A-Z

Phillip

Age at interview: 62
Brief Outline: Phillip had partial knee replacement surgery to his right knee in 2013 and, a year later in 2014, to his left knee. He found it hard to walk before the first operation, but can now do many activities he’d had to give up before the operations.
Background: Phillip is retired. He is married and has 2 sons, aged 17 and 24. Ethnic background / nationality: White British.

More about me...

Phillip started having pain, especially in his right knee, when he was kneeling down and trying to stand up again. He was playing rugby and football, and was fitting laminated flooring so was on his knees a lot of the time. When he saw his GP, he was told that the pain was probably due to arthritis. It was three or four more years before Phillip went back to the doctor. By then, he could hardly walk and was referred to a specialist hospital in 2012. 

After a three-month wait, Phillip had a pre-op assessment at the specialist hospital. There he was told that both knees would have to be operated on eventually. Within two weeks he had his right knee operated on, in April 2013. He was discharged from hospital three days after surgery. The pain in his left knee was bearable at the time but Phillip wanted to have the second operation done as soon as possible after the first. The doctors, however, advised him to wait for six months before having another operation. 

Four weeks after his second pre-op assessment, Phillip had his left knee operated on, almost a year after the first one. He had to stay in hospital for four days because of an infection. Both operations went smoothly. Once the anaesthetic wore off, Phillip was in pain but was prescribed codeine and paracetamol, which helped. Three or four weeks after he had his left knee done, he had a minor complication with the stitches. Two stitches didn’t dissolve as they were supposed to and became septic. Phillip had to take antibiotics for two weeks.

At the time of interview, six weeks after his second knee operation, Phillip was no longer taking painkillers. He could resume daily activities that he hadn’t been able to do for many years, such as walking the dogs, playing golf and playing with his grandson. Phillip said that the surgery had made a big difference to his life and that he felt like a ‘new man’.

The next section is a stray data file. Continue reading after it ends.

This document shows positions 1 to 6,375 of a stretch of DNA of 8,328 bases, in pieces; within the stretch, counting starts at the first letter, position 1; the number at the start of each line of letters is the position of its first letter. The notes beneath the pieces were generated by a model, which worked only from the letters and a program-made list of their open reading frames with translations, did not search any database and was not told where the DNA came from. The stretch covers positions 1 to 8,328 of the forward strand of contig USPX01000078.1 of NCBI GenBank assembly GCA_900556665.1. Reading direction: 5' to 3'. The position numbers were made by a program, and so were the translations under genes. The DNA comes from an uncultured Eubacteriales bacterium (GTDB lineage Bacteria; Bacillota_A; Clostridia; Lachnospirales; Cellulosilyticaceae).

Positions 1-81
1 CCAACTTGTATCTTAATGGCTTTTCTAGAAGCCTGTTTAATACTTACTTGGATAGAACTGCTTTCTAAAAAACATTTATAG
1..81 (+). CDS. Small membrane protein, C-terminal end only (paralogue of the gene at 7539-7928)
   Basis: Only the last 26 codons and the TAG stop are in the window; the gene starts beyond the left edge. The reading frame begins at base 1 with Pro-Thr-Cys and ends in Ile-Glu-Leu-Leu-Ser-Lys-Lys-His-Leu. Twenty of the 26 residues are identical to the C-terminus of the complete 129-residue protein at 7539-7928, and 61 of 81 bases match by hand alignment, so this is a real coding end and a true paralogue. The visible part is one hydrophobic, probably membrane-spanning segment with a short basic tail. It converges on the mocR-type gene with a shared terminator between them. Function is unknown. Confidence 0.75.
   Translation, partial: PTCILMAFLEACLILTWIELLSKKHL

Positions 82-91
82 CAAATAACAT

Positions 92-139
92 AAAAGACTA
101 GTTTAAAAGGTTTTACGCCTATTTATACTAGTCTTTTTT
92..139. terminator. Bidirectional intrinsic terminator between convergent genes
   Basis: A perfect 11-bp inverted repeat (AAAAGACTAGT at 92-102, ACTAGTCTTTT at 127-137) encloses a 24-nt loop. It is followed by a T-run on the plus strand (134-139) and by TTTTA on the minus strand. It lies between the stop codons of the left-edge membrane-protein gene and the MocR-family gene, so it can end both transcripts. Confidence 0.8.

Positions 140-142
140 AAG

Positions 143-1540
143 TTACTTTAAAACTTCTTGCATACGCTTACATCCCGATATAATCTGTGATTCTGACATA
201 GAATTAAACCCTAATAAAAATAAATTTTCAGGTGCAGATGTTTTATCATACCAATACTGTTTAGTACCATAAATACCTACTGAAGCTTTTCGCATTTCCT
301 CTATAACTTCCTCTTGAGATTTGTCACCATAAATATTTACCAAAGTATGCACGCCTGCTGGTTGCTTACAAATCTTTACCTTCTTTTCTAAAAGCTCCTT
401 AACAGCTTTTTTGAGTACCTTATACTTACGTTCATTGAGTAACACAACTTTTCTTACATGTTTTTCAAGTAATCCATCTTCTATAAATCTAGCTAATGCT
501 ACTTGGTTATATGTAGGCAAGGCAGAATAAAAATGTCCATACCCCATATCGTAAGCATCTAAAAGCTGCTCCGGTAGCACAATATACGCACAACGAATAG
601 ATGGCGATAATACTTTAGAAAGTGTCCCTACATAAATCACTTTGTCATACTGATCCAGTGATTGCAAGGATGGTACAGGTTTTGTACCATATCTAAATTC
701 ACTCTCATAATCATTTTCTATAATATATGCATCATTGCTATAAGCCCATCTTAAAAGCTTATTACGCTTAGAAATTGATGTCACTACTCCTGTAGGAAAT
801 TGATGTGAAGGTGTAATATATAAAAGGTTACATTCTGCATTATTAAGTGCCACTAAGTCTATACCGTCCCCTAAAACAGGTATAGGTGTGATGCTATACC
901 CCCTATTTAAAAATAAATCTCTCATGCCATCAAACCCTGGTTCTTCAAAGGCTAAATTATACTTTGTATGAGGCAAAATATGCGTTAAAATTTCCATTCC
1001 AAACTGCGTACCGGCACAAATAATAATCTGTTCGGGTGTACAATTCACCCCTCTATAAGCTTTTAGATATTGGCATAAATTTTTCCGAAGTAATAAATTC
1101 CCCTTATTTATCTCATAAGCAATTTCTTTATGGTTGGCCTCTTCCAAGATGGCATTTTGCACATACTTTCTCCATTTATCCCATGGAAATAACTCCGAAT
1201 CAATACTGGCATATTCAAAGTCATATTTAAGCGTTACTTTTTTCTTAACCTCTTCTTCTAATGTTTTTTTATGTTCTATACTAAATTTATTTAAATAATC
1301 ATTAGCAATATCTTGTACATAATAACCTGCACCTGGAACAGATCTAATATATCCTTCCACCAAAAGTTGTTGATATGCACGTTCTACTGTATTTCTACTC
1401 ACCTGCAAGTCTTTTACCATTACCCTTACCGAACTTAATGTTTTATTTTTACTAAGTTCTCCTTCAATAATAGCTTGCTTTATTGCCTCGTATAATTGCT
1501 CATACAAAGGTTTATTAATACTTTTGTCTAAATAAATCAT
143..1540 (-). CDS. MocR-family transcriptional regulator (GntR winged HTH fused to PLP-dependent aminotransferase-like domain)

Phillip watched the TEPI videos before both knee operations. He stopped smoking after the first one, and can now walk well enough to enjoy time with his grandson again.

Phillip watched the TEPI videos before both knee operations. He stopped smoking after the first one, and can now walk well enough to enjoy time with his grandson again.

SHOW TEXT VERSION
PRINT TRANSCRIPT
So again was it the same thing with this knee? You had to go for the pre-op and then --

Yes, the same, yes.

When did you watch the videos the second time round?

The same as when she went to check all the movement and what bone I’d got. She said, “Well, I’ll show you the...” She said, “You saw the video the first time?” I said, “Yes.” She said, “Do you want to watch it?” I said, “Yes, please, yes. Just refresh my memory.” So she put it on and out she went to get herself a cup of tea, bless her. And come back and that was it. Then she had to take your blood and urine sample and get your weight checked and... Because in between that, you know, other things happened. Since my first knee, I give up smoking now for over a year. So I give, feel 100 per cent better. Because I couldn’t get out of bed to have a cigarette and I thought, “I’ve gone two or three weeks. I don’t want one.” So I’ve knocked that on the head now, thank God.

So it sounds like you’ve made a lot of health changes?

Oh, yes, yes, a lot of changes actually, yes. Retired and given up smoking. So . . .

And now you’re more mobile to do things as well?